Sunday, 24 November 2019 08:38

Annual Nativity festival tells many stories

11 24 2019 Nativity Festival set from India AnjaliThe Chiara Center is hosting their 13th annual Franciscan Nativity Festival — a display of more than 100 Nativity sets, a majority of which are new to the annual event. The event is free and open to the public on Friday, Dec. 6 from 2-7 p.m., and Saturday, Dec. 7 and Sunday, Dec. 8 from noon-4 p.m., at Chiara Center, 4875 LaVerna Road, Springfield — on the grounds of St. Francis Convent.

One of the unique entries of this year’s festival is in tribute to this year’s 175th anniversary of the founding of the Hospital Sisters of the Third Order Regular of St. Francis.

The following Nativities are among those that will be displayed:

Made in Germany —This hand-carved wood set was a gift to Sister Francesca Goebel, OSF (1909-2002) from her family in Germany (circa 1955). It was displayed in the administrative offices of the Hospital Sisters and later in the administrative offices of Hospital Sisters Health System;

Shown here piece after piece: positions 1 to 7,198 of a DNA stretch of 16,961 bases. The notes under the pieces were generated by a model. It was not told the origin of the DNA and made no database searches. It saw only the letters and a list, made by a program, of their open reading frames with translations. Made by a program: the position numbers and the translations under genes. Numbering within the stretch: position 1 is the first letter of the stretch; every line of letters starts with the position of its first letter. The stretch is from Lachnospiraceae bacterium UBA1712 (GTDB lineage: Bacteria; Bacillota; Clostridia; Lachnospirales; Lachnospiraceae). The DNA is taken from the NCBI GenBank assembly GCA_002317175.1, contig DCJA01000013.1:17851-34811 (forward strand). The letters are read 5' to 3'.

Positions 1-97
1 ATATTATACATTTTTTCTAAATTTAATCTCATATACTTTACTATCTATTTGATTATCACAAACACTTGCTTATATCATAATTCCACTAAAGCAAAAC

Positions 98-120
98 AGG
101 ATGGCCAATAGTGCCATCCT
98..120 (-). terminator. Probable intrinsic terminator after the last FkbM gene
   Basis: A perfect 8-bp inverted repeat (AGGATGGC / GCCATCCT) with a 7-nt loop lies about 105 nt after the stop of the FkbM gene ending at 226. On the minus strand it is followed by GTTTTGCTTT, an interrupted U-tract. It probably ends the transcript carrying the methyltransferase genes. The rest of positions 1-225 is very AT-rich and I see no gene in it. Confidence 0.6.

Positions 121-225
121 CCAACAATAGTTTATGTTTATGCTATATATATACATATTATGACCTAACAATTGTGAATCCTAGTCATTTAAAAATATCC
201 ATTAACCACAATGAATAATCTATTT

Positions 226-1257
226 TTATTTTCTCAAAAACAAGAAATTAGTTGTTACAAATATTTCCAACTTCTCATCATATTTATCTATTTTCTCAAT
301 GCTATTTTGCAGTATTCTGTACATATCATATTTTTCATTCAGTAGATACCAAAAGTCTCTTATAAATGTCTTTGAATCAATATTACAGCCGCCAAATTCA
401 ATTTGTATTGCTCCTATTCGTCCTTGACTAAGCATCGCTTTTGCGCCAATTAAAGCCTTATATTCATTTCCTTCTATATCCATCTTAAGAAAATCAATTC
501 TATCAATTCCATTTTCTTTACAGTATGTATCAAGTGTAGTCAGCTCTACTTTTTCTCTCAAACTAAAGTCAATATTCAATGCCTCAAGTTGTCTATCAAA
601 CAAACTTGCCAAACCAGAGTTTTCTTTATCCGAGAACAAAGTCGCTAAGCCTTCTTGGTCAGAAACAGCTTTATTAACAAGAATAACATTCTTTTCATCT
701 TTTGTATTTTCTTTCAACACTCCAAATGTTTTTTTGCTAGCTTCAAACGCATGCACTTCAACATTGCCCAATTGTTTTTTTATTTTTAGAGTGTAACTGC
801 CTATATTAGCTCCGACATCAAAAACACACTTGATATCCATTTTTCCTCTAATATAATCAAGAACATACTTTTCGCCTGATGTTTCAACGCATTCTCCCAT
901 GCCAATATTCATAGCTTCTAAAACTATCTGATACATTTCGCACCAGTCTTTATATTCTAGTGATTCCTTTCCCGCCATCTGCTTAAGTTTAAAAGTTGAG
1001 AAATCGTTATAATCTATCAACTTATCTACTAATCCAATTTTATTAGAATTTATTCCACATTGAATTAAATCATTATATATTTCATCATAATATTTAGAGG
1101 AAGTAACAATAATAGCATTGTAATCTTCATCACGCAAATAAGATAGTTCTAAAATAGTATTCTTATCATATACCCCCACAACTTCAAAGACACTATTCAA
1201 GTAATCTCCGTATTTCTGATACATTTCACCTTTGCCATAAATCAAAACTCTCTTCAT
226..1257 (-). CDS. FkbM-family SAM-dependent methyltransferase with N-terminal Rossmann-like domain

Made in Poland — This cross-stitched framed Nativity scene was made by a woman in Opole, Poland and purchased by Sister Jomary Trstensky, OSF, during a visit in 2017;

Made in America — Cybis, a fine art porcelain company founded in 1942 in Trenton, N.J., first released these figurines in 1982. This Nativity collection is shared in memory of Rose Ann Fenstermaker (1937-2018) by her family;

Made in Japan — This porcelain figure of Mary and infant Jesus, as well as the screen, was made by the Sisters of the Disciples of Jesus in Japan and was given to the American Province of the Hospital Sisters of St. Francis by the Japan Province in 2011; and

Made in India — Sister Anjali Koodamparmpil, OSF, while on a home visit to India earlier this year, purchased these clay figurines in Idukki, Kerala, India. Sister Anjali is a member of the Indian Province and cares for the Hospital Sisters who reside in Loretto Home at St. Francis Convent.

“This event is two-fold. First, it tells the story of Christ’s birth in Bethlehem,” explained Dan Frachey, Chiara Center program director. “Second, the people who share their Nativity tell us the story of its significance: family heirloom, travel memento, hand-made creation, and an addition to a personal collection.”

Historians claim that the tradition of a Nativity display began with St. Francis of Assisi in Greccio, Italy in 1223. Throughout the centuries, Christians worldwide have continued this tradition with cultural depictions of Christ’s birth.